Political parties face call for ‘effective response to the crisis facing dentistry’
The number of children seen by a dentist between May and December 2020 was around a quarter of the 2018-19 average, according statistics published today by Public Health Scotland.
Between September and November 2020, the number of adults seen was around a third of the 2018-19 average, before falling to 28 per cent of the 2018-19 average in December 2020.
Release of the statistics has prompted a call from the British Dental Association Scotland for “all political parties to set out an effective response to the crisis facing dentistry”.
Lower levels of attendance will “inevitably translate into a higher disease burden,” said the BDA. It added: “Early signs of decay and oral cancers are picked up at routine check-ups, and delays will mean both higher costs to the NHS and worse outcomes for patients.
“Dental care in Scotland is now facing crises on many fronts, with deep oral health inequalities expected to widen even further, given the cumulative impact of limited access to services, the suspension of public health programmes, and the impact of lockdown diets.”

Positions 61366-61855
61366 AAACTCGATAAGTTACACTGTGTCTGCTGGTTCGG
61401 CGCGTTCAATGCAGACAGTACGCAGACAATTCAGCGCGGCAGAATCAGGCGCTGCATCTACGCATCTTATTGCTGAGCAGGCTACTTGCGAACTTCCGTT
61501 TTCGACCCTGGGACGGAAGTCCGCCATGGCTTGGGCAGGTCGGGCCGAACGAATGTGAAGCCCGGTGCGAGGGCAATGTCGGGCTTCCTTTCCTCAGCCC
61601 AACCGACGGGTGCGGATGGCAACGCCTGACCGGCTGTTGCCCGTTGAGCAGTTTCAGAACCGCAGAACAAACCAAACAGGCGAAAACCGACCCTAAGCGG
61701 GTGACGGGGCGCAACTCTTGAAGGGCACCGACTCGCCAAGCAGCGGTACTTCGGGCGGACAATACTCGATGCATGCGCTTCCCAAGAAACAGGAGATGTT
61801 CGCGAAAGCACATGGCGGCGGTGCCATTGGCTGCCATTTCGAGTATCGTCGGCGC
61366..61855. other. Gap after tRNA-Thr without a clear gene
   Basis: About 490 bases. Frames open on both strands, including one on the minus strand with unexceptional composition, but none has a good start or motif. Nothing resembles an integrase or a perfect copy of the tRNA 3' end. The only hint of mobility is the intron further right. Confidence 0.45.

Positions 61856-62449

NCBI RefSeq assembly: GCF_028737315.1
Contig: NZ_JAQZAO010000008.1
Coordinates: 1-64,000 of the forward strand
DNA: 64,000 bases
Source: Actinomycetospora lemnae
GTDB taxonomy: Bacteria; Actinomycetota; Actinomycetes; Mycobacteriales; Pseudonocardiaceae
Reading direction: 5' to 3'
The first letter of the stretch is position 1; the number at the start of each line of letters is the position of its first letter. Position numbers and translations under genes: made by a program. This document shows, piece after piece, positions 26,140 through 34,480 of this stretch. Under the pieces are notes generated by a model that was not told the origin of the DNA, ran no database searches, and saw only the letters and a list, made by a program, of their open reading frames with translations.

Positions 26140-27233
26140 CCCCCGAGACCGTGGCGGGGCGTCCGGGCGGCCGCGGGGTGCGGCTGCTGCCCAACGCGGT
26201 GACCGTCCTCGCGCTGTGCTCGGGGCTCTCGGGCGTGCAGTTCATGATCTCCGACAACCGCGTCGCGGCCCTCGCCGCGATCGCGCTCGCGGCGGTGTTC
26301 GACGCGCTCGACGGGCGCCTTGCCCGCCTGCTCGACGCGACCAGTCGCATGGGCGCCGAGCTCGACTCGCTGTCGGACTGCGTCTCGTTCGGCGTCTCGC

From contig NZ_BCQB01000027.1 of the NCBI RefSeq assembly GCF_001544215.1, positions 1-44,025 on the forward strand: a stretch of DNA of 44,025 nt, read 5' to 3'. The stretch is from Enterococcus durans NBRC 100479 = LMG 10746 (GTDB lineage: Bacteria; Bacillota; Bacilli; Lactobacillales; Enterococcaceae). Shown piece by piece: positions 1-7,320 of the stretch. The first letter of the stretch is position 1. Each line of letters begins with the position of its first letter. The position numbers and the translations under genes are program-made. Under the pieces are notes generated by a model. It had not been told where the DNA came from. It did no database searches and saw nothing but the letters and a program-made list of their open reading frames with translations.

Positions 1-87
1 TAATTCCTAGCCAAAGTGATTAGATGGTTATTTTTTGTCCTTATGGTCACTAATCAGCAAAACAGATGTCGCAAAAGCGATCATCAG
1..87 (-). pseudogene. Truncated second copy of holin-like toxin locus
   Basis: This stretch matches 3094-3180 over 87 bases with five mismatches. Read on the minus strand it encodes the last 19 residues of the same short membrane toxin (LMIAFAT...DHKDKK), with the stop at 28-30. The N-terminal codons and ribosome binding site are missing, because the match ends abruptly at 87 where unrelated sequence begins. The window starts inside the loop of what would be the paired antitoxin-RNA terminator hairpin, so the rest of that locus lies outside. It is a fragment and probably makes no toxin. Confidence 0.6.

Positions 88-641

The pioneering Childsmile programme has not fully resumed, with many key elements, such as supervised brushing, delivered via schools and nurseries.
Recent announcements by Scottish dental schools that many final year students will not graduate in 2021 and that schools will also not be in a position to take on new undergraduates, are likely to have wide-ranging effects on the NHS workforce for years to come.
While both the Welsh and Northern Irish governments have set aside ring-fenced investment to improve practice ventilation – and thereby increase patient numbers while meeting tight COVID restrictions – no commitments have yet been made by the Scottish Government and the BDA said it was waiting for “clear guidance” for practices.
Robert Donald, Chair of the British Dental Association’s Scottish Council said: “These numbers underline the scale of the challenge ahead. Millions have missed out on dentistry. Problems that could have been caught early, from decay to oral cancer, have been missed.
“Scotland’s huge oral health inequalities cannot be allowed to widen. Every party heading into May’s election now has a responsibility to set out how they will ensure families across Scotland can get the care they need.”